This week has kicked off with a new precedent. It isn’t the volatile performance of stocks, bonds, or currencies that are grabbing all the attention, but the moves in oil prices. US crude has tested levels below $20 for the first time in more than 17 years, with traders continuing to bet that the combination of widespread lockdowns across the globe and the breakdown of OPEC+ will continue to weigh on prices.
It is widely believed that the oil surplus will reach 25 million barrels a day by April, a level that could even make it difficult to find storage for this excess supply. While it’s becoming unprofitable to higher cost producers, many of them are still hoping others shut off production first. This game of attrition is likely to drag prices even lower and even a price of $10 per barrel is no longer unimaginable. At such a level, higher cost producers will have no choice but to shut production. However, long-term demand is what will determine where prices will be by year-end, and that will depend widely on how deep the recession will be and the shape of the recovery afterwards.
This time, the impact of plunging oil prices on equities and other asset classes is not going to be strong, as it’s no longer acting as a measure of risk. US stocks future indices were trading higher despite WTI sitting at a 17-year low.
Investors are likely assuming that in a matter of several weeks or a couple of months, we may return to normal, but that may prove to be a very risky bet. Over the previous 10 days, the growth rate of coronavirus infections was standing at 11.4%, and if infections continue to grow at the current pace, this will hit a figure of more than two million in the next 10 days. Unless we see a major decline in these numbers, any rally in risk assets may prove to be temporary.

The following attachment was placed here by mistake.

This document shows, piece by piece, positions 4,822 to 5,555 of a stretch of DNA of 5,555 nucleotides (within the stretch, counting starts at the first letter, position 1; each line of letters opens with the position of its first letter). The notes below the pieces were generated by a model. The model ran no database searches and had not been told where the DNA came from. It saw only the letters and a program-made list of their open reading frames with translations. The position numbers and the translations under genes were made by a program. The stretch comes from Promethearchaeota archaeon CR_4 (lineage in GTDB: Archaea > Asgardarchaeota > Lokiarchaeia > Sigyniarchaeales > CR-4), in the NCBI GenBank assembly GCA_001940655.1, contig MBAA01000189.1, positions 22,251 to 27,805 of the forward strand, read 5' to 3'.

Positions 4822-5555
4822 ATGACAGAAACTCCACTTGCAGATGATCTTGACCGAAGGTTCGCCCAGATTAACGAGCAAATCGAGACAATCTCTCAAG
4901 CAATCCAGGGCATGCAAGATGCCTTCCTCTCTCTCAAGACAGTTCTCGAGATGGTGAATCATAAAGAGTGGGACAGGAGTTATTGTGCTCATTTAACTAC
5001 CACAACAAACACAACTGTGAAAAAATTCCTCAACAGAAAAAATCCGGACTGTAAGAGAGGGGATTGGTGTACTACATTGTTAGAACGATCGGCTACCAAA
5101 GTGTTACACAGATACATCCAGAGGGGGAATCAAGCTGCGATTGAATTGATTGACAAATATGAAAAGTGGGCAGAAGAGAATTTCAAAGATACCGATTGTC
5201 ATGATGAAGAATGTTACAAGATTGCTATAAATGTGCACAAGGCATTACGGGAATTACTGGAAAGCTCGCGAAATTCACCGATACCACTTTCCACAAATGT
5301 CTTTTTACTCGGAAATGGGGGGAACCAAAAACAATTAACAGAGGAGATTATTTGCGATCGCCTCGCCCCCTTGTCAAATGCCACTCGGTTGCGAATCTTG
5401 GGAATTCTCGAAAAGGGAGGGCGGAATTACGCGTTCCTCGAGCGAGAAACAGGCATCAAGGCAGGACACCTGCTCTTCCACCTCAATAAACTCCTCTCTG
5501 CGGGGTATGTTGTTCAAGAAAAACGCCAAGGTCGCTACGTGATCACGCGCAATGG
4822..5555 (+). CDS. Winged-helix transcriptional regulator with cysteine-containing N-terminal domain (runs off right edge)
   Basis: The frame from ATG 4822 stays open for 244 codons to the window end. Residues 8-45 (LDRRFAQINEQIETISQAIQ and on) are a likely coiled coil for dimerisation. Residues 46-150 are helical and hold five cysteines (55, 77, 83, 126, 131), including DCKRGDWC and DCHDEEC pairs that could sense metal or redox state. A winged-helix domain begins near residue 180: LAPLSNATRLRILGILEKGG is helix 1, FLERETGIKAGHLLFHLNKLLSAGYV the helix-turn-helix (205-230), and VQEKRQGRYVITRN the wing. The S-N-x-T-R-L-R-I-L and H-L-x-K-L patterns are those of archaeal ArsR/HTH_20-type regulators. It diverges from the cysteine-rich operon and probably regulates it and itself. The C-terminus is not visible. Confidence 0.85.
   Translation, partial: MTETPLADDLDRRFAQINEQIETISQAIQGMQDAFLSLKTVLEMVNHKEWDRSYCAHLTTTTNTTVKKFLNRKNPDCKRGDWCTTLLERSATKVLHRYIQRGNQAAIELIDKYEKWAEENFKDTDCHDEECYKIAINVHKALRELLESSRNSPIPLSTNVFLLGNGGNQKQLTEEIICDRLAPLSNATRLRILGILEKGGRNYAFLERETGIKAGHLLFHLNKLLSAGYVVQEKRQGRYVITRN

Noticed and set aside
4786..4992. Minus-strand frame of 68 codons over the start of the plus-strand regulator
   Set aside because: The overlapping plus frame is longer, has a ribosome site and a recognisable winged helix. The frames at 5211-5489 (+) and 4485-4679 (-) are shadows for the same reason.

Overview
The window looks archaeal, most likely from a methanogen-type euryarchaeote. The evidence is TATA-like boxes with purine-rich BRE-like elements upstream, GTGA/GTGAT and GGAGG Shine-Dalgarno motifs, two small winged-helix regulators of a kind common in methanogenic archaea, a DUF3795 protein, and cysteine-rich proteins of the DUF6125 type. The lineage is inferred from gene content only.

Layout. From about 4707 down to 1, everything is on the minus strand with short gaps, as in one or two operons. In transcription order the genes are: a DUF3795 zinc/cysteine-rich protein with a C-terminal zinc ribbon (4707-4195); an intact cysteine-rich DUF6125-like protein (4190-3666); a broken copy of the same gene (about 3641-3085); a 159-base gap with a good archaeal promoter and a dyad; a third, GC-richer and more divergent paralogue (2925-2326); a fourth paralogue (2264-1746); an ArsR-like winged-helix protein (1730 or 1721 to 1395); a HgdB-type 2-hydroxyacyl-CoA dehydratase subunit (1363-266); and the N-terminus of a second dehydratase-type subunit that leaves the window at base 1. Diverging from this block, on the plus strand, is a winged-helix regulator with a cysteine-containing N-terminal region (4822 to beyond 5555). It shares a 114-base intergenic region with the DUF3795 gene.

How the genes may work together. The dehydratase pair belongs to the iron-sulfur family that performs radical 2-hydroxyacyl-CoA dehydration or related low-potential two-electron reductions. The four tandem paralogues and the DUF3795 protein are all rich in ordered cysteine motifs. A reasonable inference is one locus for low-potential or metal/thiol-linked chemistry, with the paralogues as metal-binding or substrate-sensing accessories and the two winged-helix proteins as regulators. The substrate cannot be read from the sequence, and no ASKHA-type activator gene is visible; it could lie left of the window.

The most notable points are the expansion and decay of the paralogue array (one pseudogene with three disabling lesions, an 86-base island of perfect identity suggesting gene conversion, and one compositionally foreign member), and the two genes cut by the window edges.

While the Federal Reserve and other central bank actions, together with fiscal policy measures have to a large extent contained the economic damage, it’s the health situation and easing of the virus case count curve that will dictate the severity of the upcoming recession. Currently, we would expect asset prices to remain volatile until we have a better understanding of this.
Data wise, we’ll get snapshot of revised global PMI figures this week. Despite being ugly in Europe when first released, expect them to be even worse as more data has now been collected. While manufacturing in Europe had already been deteriorating even before the virus spread, the new figures won’t have much impact on markets. However, it will be interesting to see what the ISM data tells us about the US economy.
Friday’s US nonfarm payrolls will be under investors’ and traders’ microscopes after more than three million Americans filed claims for unemployment last week. Given that most lockdown policies were not in place until late March, the jobs report will not reflect the full impact of the virus outbreak, so we will probably have to wait until April to see the true impact. However, every piece of economic data is going to be closely monitored to have a better understanding of the pandemic impact on the global economy.